Prescriptions abstracted

In total, 5155 prescriptions were abstracted. The most common prescriptions were for anti-infective agents, central nervous system , and cardiovascular medications (Table 2) and these three categories accounted for over 7 0% of the medications dispensed. Approximately 70% of prescriptions were dispensed to Ontarians aged 65 years and older and 30% were dispensed to other recipients (people on social assistance and those with high prescription drug costs in relation to their income) (Table 3). Almost 90% of prescriptions were prescribed in clinics or offices, about 87% were written, and physicians prescribed over 98% (1.8% were written by dentists and one prescription was written by a chiropodist).

TABLE 2 Types of medications prescribed

Pharmacologic- Prescriptions abstracted therapeutic classification (n [%])
8:00 Anti-infective agents 1399 (27.1)
10:00 Antineoplastic agents 25 (0.5)
12:00 Autonomic agents 81
20:00 Blood formation and coagulation 35 (0.7)
24:00 Cardiovascular drugs 965 (18.7)
28:00 Central nervous system drugs 1287 (25.0)
36:00 Diagnostic agents 14 (0.3)
40:00 Electrolytic, caloric and water balance 194 (3.8)
48:00 Cough preparations 37 (0.7)
52:00 Eye, ear, nose and throat preparations 123 (2.4)
56:00 Gastrointestinal drugs 373 (7.2)
68:00 Hormones and substitutes 425 (8.2)
84:00 Skin and mucous membrane preparations 68
88:00 Vitamins 29 (0.6)
92:00 Unclassified therapeutic agents 97
99:00 Special classes (dietary supplements) 3 (0.1)
All 5155

*Numbers in the Pharmacologic-therapeutic column are from the American Hospital Formulary Service Pharmacological-Therapeutic Classification

TABLE 3 Sources and types of prescriptions

Characteristic Number of prescriptions (n=5155) (%)
ODB program
Social assistance 1557 (30.2)
Over age 65 years 3598 (69.8)
Source of prescription
Clinic/office 4626 (89.7)
Hospital 502 (9.8)
House call 9 (0.2)
Missing/other 18 (0.3)
Reported by
Fax 41 (0.8)
Paper 4509 (87.4)
Telephone 605 (11.8)
Prescriber type
Physician 5057 (98.2)
Dentist 93 (1.8)
Chiropodist 1
Missing 4

ODB Ontario Drug Benefit

Coding and prescribing errors

Of the 5155 dispensed prescriptions, a total of 37 errors was found, yielding an overall error rate of 0.7% (95% CI 0.5% to 0.9%) (Table 4). About 94% of prescriptions were dispensed as written on the prescription (Table 5). The amount dispensed in 137 prescriptions (2.7%) was reduced because the ODB did not cover the entire duration prescribed. In another 78 prescriptions (1.5%), there was a change due to packaging of the medication such that the prescribed quantity involved an amount that required partially filled bottles or leaving partially opened boxes of medications.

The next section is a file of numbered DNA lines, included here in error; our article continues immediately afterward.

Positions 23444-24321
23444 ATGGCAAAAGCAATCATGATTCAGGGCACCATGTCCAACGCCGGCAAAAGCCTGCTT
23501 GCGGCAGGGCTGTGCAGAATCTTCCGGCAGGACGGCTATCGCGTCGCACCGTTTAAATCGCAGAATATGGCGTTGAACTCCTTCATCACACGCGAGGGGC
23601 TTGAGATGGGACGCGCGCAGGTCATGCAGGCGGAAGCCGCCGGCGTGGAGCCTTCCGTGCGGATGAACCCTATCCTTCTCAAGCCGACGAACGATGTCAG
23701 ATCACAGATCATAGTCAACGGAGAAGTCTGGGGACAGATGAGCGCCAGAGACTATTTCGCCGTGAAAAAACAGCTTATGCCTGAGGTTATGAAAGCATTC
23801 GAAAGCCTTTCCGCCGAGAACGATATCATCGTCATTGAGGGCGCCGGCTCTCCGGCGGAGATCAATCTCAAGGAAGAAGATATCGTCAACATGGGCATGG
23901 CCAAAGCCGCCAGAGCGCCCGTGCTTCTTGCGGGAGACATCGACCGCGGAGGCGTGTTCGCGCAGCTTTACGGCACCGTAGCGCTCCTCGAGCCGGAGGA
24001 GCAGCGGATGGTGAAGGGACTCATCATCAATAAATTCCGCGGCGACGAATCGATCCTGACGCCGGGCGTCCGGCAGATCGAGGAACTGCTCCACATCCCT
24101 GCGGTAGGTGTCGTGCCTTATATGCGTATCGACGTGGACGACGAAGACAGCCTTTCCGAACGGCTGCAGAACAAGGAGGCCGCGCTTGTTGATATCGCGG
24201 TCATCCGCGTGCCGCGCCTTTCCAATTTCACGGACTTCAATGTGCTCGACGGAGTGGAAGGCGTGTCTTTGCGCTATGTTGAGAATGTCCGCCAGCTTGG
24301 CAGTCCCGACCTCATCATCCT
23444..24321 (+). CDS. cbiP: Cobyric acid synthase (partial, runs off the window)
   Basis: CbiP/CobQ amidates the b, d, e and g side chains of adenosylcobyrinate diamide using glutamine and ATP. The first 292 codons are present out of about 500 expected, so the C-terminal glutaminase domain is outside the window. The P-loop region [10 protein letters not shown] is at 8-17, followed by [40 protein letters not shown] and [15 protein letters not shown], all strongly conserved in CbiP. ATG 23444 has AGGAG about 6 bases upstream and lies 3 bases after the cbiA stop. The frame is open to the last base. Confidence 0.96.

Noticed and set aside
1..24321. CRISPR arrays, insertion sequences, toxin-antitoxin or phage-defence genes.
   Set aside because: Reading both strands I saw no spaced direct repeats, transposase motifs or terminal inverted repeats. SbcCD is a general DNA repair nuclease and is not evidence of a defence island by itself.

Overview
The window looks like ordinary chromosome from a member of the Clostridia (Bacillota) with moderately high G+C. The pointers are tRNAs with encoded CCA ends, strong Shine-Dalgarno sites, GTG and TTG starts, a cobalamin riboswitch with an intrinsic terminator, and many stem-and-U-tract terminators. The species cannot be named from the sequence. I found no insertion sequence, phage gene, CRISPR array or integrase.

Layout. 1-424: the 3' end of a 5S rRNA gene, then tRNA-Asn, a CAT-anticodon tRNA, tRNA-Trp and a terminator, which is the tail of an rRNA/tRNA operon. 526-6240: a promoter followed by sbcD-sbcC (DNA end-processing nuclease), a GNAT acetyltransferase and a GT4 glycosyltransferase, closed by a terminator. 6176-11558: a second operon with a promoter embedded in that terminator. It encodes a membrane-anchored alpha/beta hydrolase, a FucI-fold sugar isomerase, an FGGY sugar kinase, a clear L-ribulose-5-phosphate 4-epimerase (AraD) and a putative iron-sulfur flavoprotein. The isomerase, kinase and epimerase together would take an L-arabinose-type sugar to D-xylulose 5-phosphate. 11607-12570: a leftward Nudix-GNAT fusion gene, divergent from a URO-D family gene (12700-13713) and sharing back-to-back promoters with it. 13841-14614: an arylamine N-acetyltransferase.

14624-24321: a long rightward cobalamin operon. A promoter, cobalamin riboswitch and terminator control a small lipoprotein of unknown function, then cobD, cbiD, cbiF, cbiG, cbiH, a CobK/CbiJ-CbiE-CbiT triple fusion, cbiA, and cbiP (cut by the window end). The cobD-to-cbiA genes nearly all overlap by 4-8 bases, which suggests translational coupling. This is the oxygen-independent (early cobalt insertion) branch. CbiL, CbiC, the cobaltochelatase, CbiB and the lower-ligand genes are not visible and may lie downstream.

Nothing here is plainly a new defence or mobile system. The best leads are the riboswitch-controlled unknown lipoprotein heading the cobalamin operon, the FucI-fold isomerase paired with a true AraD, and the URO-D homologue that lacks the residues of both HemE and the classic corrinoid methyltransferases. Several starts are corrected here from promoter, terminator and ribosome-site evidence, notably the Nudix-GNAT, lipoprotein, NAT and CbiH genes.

TABLE 4 Prescribing errors on information sent to the Ontario Drug Benefit (ODB) drug claims database

Type of error Number of prescriptions (n=5155) (%)
Prescribing error
Incorrect physician 11 (0.2)
Incorrect instructions 9 (0.2)
Incorrect quantity of pills 6 (0.1)
Incorrect dose 5 (0.1)
Incorrect drug (Garamycin Ophthalmic ointment 1 (0.0)
was dispensed when Sodium Sulamyd was prescribed)
Incorrect form (aqueous solution dispensed 1 (0.0)
when nasal spray was prescribed)
Clerical* 4 (0.1)

*Clerical errors included: copy of ODB label stuck to wrong prescription; patient name and medical doctor’s name not on prescription; two with incorrect dates of dispensation. Gentamicin sulfate (Garamycin Ophthalmic, Schering, Pointe Claire); sulfacetamide sodium (Sodium Sulamyd, Schering, Pointe-Claire)

TABLE 5 Changes in prescriptions made by pharmacists

Type of change Number of prescriptions (n=5155) (%)
Prescription size
Delivered as prescribed 4843 (93.9)
Reduced because of plan eligibility 137 (2.7)
Reduced – Reason unknown* 55 (1.0)
Reduced – 7 Day period 4 (0.1)
Enlarged 19 (0.4)
Reduced – Concern for drug abuse 1
Changed drug to one covered by ODB 18 (0.3)
Changed due to packaging 78 (1.5)

*After being reduced, the first prescription was between eight and 60 days. ODB Ontario Drug Benefit

Using both regular logistic and ‘rare events’ logistic regression, none of the characteristics of pharmacies examined (location, owner affiliation, productivity) was associated with coding errors.